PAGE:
Well scripted, well plotted, well acted. What's there not to like? Redolent of the California of the late '40s, which also inspired "Devil in a Blue Dress" and "True Confessions."
March 24, 2016
Pretty genius filmmaking for it's time, with the mix of animation and real world and real actors. The storyline and humor aren't the greatest, but the nostalgia factor, seeing Disney and other famous cartoon characters throughout, in a rather risqué film (comparatively speaking, of course, to the cartoons themselves), is nice to see. One of the more classic 80's flicks.
March 8, 2016
I didn't see this 1980s movie during its original release when I was a child, so I don't have the same nostalgic feelings towards it many reviewers may have. However, seeing it now for the first time, I think it holds up pretty well. It takes place in the 1940s and does an amazing job of imagining a world where real people and cartoons live side by side. It's even more impressive considering how much work was put into a film like this that came before computer animation. It's strange to think there probably won't be a film like this ever again.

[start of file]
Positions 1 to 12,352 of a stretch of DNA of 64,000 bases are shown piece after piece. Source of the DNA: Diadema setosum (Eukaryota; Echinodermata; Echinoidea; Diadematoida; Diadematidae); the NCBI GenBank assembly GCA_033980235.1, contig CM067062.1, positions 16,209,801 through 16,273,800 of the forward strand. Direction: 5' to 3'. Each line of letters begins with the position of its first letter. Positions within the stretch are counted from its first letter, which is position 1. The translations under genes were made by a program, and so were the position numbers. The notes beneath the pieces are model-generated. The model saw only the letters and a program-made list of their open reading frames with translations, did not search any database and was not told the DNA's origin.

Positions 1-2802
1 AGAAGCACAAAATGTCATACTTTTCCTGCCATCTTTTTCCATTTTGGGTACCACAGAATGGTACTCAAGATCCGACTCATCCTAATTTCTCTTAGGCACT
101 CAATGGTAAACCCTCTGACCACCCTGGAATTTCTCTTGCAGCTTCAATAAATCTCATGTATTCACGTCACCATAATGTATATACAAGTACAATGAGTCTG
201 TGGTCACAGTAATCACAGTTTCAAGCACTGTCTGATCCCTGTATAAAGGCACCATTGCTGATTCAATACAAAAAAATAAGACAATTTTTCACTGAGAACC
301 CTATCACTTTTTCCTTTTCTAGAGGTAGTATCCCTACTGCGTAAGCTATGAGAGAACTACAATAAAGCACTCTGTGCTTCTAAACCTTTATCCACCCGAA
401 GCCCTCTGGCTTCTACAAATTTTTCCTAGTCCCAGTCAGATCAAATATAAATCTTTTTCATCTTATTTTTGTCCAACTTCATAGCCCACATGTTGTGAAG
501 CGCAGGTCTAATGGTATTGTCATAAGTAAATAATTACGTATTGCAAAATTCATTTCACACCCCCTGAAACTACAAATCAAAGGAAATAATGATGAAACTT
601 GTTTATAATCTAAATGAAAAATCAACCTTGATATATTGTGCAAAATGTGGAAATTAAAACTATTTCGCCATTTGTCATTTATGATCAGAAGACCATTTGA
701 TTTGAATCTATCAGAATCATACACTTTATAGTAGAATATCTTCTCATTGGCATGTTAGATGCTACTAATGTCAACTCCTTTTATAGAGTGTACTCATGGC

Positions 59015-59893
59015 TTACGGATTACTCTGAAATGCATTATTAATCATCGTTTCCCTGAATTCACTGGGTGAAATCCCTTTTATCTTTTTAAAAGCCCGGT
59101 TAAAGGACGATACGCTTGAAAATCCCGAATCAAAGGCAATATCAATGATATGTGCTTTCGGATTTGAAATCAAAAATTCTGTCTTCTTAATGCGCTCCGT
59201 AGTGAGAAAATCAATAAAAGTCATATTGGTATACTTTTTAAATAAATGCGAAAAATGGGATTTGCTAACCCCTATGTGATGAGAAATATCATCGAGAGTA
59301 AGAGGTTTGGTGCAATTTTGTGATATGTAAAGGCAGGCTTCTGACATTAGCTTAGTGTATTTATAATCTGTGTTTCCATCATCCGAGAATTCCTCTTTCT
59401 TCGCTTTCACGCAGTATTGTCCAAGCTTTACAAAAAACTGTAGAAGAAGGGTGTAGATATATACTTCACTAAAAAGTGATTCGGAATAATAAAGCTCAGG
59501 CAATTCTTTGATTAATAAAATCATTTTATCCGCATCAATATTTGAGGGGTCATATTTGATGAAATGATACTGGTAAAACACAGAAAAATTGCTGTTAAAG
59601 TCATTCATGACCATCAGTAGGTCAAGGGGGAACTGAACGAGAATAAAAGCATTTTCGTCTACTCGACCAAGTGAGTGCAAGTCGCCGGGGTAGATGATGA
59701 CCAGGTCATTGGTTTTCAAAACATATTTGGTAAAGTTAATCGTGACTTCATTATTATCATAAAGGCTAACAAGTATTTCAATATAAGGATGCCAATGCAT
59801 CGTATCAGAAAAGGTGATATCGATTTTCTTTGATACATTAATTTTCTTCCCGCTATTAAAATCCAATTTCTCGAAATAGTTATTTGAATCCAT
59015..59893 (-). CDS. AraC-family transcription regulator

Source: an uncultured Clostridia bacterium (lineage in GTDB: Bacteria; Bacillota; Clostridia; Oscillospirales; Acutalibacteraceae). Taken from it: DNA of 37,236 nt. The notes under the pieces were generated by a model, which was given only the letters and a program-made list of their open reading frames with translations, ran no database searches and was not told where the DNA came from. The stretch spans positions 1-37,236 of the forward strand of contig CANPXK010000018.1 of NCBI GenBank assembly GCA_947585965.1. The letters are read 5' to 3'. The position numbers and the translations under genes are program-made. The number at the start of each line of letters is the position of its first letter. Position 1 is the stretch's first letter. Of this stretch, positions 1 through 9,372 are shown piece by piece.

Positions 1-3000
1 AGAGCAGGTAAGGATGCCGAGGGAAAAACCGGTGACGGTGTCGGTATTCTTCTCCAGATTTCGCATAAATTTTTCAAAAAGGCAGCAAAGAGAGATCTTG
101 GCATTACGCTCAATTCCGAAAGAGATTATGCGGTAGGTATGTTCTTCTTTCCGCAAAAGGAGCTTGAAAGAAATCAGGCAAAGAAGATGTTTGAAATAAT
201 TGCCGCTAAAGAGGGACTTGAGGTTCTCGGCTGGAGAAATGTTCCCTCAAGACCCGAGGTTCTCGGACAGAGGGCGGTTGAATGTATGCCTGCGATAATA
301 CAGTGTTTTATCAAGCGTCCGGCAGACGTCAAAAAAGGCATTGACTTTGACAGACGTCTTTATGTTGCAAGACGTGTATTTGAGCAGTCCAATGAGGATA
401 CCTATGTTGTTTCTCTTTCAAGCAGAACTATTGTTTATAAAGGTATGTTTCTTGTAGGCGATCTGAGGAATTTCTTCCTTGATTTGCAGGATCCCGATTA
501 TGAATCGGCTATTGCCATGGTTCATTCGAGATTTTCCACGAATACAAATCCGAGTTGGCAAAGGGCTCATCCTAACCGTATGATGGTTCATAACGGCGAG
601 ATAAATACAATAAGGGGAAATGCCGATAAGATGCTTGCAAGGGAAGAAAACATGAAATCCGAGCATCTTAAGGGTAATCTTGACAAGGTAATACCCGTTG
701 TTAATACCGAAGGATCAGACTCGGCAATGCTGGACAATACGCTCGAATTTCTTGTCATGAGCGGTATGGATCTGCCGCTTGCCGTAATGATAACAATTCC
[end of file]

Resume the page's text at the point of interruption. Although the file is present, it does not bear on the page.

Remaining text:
There are cameos galore of numerous old school cartoons. I didn't realize this was the one and only time Disney and WB characters have appeared together on screen. Bob Hoskins's character is a good point of view character for the average viewer. He's a little cynical of the cartoon characters (and they clearly can be grating at times, especially Roger Rabbit himself), but he comes to accept and care for them as the story progresses. I don't think the film is for everyone, but if you're a lover of old school films and cartoons, I think you'll find something to love here.
March 6, 2016
A charming film noir with dazzling visuals
February 18, 2016
Paved the way for every animated picture since then. Timeless in its originality.
½ February 13, 2016
I gave this movie a A
February 11, 2016
Boasting from it's very impressive animation and visual effects, especially from its time frame, Who Framed Roger Rabbit is certainly a great time.
February 8, 2016
A technological wonder. But also, funny, smart, well-scripted and acted. Overall, an impressive contribution to film-making.
February 8, 2016
A brilliant contribution to animated - and non-animated - film-making. An impressive technological achievement, brilliantly funny, smart and actually moving.
½ January 28, 2016
This movie is great. From the amazing acting on Bob Hoskins part to the bizarreness of the setting, as well as, well ALL of the toons involved, it works up to be an visually stunning epic adventure.